Author Topic: Matching diode's Vf  (Read 1583 times)

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Offline CJay

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Matching diode's Vf
« on: October 12, 2016, 05:42:55 pm »
So, I've got a pile of 1N6263 Schottky diodes, some toroids and a desire to build a DBM from the ground up to experiment.

I want to match the diodes, I'm assuming setting some arbitrary current like 1mA and measuring Vf would be the way to go or will self heating be an issue at that If?


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Online Rerouter

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Re: Matching diode's Vf
« Reply #1 on: October 12, 2016, 05:47:03 pm »
I would imagine having the 2 in series, feeding in a oscillating current, and measuring deferentially across the 2, and then measuring the difference between the 2, if the reading never changes, you have 2 perfectly matched diodes,
 

Online tautech

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Re: Matching diode's Vf
« Reply #2 on: October 12, 2016, 05:54:30 pm »
Been sort of playing around on the fringes of what you're try to do lately.

Across the brands of DMM's in Diode test mode offer a range of voltages but normally @ 1mA.
If you have a bench unit like a SDM3055 you can set a Vf threshold at which the DMM buzzer will sound like in a Continuity test. Of course any below that threshold you set will all set the buzzer off however with a little tweaking you should be able to get some quite tight results.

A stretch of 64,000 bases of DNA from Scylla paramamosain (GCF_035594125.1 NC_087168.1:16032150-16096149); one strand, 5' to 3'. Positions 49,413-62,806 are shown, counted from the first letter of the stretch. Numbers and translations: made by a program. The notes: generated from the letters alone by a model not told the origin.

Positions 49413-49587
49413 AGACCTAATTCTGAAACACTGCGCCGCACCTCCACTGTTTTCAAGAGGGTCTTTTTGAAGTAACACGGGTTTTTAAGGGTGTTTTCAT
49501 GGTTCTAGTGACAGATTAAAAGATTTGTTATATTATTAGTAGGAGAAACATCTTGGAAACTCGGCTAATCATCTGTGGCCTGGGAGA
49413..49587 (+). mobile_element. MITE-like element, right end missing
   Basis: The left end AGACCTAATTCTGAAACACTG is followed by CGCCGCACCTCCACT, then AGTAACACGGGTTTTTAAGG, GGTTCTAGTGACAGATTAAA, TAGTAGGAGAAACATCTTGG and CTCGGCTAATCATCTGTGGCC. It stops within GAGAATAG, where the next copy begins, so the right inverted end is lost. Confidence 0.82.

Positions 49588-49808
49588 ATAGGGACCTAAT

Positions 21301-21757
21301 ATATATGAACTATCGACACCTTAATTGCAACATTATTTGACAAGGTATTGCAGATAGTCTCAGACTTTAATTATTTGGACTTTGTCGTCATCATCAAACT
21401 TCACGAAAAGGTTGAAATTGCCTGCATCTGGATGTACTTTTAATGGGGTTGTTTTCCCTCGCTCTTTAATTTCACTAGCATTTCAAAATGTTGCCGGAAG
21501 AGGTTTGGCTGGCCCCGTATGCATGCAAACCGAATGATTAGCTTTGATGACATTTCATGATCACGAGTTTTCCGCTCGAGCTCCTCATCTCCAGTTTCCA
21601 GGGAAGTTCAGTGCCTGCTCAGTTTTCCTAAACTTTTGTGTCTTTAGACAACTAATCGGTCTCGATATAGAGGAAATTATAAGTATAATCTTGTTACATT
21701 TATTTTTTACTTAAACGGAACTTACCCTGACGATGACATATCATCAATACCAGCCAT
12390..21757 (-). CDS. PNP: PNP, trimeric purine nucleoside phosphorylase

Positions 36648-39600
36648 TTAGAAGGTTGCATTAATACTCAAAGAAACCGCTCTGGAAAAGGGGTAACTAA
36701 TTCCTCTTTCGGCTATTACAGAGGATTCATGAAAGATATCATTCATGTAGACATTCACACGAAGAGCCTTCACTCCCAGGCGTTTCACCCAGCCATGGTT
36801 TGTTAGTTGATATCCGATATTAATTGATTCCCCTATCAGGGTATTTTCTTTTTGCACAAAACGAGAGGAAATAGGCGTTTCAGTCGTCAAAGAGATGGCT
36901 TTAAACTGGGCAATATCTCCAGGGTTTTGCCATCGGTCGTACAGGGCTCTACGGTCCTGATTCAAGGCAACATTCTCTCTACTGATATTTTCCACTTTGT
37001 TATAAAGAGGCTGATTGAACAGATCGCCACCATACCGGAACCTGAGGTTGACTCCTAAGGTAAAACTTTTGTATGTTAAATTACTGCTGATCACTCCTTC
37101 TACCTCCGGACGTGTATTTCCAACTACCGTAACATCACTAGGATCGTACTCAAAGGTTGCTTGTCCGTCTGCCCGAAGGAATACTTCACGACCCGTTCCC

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Offline T3sl4co1l

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Re: Matching diode's Vf
« Reply #3 on: October 12, 2016, 07:04:46 pm »
Well, for conduction, Vf, just a simple diode test.  Probably bin them in 1 or 2 or 5mV steps.

For dynamic though, you need to pair on capacitance as well as Vf.  It's a two dimensional problem.  So some will work at DC but not AC, and vice versa.  And the pairs that work at AC, will only match over a modest range of frequency and drive current -- because the drive current sets Vf, while the frequency sets the current from capacitance.  And both vary at different rates.  Only the ones that are matched in both parameters, will match well at all frequencies.

So you actually have to match along two dimensions, which is tricky.  That takes at least two measurements per diode (e.g., one for Vf at DC, one for AC at some, ideally, 100s of MHz).

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Offline CJay

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Re: Matching diode's Vf
« Reply #4 on: October 13, 2016, 08:21:00 am »
OK, so I'm going with a constant current source (BJT, MOSFET and a couple of resistors) and will measure/grade according to Vf at, I think, three settings for If.

Capacitance, I don't know how I'm going to measure that, I'm mulling the idea of an LC oscillator and measuring the frequency change adding the diode causes but as I see it the capacitance is very small so I will need a fairly high frequency .

The DBM is an experiment, I'm planning a series of building blocks to create a SW receiver, fail or succeed I'm hoping to learn a lot.